Bracted twistflower (Streptanthus bracteatus): The ecology of a rare Texas endemic

dc.contributor.advisorVan Auken, Oscar W.
dc.contributor.authorLeonard, Wendy Jae
dc.contributor.committeeMemberBush, Janis K.
dc.contributor.committeeMemberSponsel, Valerie M.
dc.date.accessioned2024-02-12T14:53:45Z
dc.date.available2024-02-12T14:53:45Z
dc.date.issued2010
dc.descriptionThis item is available only to currently enrolled UTSA students, faculty or staff. To download, navigate to Log In in the top right-hand corner of this screen, then select Log in with my UTSA ID.
dc.description.abstractThe bracted twistflower (Streptanthus bracteatus), a member of the Brassicaceae (mustard) family, is a rare endemic of the Edward's Plateau ecoregion of Texas. There appear to be many factors affecting its distribution. This study examined plants in a controlled environment and in the field. Factors examined in this study included seed dormancy, light levels, soil nutrients, herbivory, soil water content, and soil depth. Plant response variables were shoot height (cm), number of leaves, basal diameter (mm), diameter of basal rosette (cm), above and belowground dry mass, and total dry mass (g). The light experiment demonstrated that plants responded positively to higher light levels for basal diameter. Plants responded better to higher levels of soil nutrients but the response was minimal. The herbivory experiments consisted of simulated and actual herbivory treatments. Plants showed no clear response to simulated herbivory. However, in the field, herbivory showed negative effects on bracted twistflower by a large herbivore, likely white tailed deer (Odocoileus virginianus). Plants in the full sun exclosures had higher dry mass than plants in the full sun without exclosures. Full sun plants in the exclosure had higher dry mass than shaded plants in exclosures. Populations at two field sites, Eisenhower Park and Rancho Diana Natural Area, both located in Bexar County, were monitored. Response of plants at Eisenhower Park to light levels, soil moisture, and soil depth were examined. No significant linear correlations were found for plant responses to light levels and soil water content. However, there was a positive relationship between soil depth and number of leaves, shoot height, basal diameter, and number of flowers. Plants at Rancho Diana showed a positive response in terms of shoot height and basal diameter to increasing soil water content.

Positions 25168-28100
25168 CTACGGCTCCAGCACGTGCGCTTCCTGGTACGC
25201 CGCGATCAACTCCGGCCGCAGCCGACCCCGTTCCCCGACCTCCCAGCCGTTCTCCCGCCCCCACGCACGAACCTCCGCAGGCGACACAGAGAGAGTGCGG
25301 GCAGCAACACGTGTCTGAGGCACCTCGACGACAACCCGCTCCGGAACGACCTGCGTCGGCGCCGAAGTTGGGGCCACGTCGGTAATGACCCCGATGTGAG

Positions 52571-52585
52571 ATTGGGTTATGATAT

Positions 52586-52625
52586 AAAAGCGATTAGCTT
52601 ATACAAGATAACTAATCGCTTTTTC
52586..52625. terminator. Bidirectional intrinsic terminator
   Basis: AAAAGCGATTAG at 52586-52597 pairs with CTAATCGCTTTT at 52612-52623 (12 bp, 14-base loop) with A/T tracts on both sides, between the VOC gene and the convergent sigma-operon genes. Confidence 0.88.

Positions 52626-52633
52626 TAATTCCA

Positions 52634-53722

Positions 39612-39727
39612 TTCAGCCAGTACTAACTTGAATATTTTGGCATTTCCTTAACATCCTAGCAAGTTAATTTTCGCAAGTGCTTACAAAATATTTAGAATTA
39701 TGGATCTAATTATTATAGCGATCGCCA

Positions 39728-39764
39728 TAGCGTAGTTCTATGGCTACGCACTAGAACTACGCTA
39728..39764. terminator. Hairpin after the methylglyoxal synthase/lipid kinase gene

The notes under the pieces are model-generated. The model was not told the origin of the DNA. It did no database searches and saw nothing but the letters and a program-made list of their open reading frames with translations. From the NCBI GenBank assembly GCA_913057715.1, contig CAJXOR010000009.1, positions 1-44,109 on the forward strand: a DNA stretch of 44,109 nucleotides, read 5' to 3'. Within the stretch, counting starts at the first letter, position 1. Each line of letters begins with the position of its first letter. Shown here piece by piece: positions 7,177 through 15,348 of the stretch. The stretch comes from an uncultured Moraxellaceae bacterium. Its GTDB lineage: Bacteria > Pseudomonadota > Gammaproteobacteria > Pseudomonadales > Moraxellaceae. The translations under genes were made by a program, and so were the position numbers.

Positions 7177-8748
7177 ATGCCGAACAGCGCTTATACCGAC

dc.description.departmentIntegrative Biology
dc.format.extent102 pages
dc.format.mimetypeapplication/pdf
dc.identifier.isbn9781124385341
dc.identifier.urihttps://hdl.handle.net/20.500.12588/4383
dc.languageen
dc.subjectBracted twistflower
dc.subjectendemic
dc.subjectrare wildflower
dc.subjectStreptanthus
dc.subjectStreptanthus bracteatus
dc.subjectTexas endemic wildflower
dc.subject.classificationEcology
dc.subject.classificationBotany
dc.titleBracted twistflower (Streptanthus bracteatus): The ecology of a rare Texas endemic
dc.typeThesis
dc.type.dcmiText
dcterms.accessRightspq_closed
thesis.degree.departmentIntegrative Biology
thesis.degree.grantorUniversity of Texas at San Antonio
thesis.degree.levelMasters
thesis.degree.nameMaster of Science

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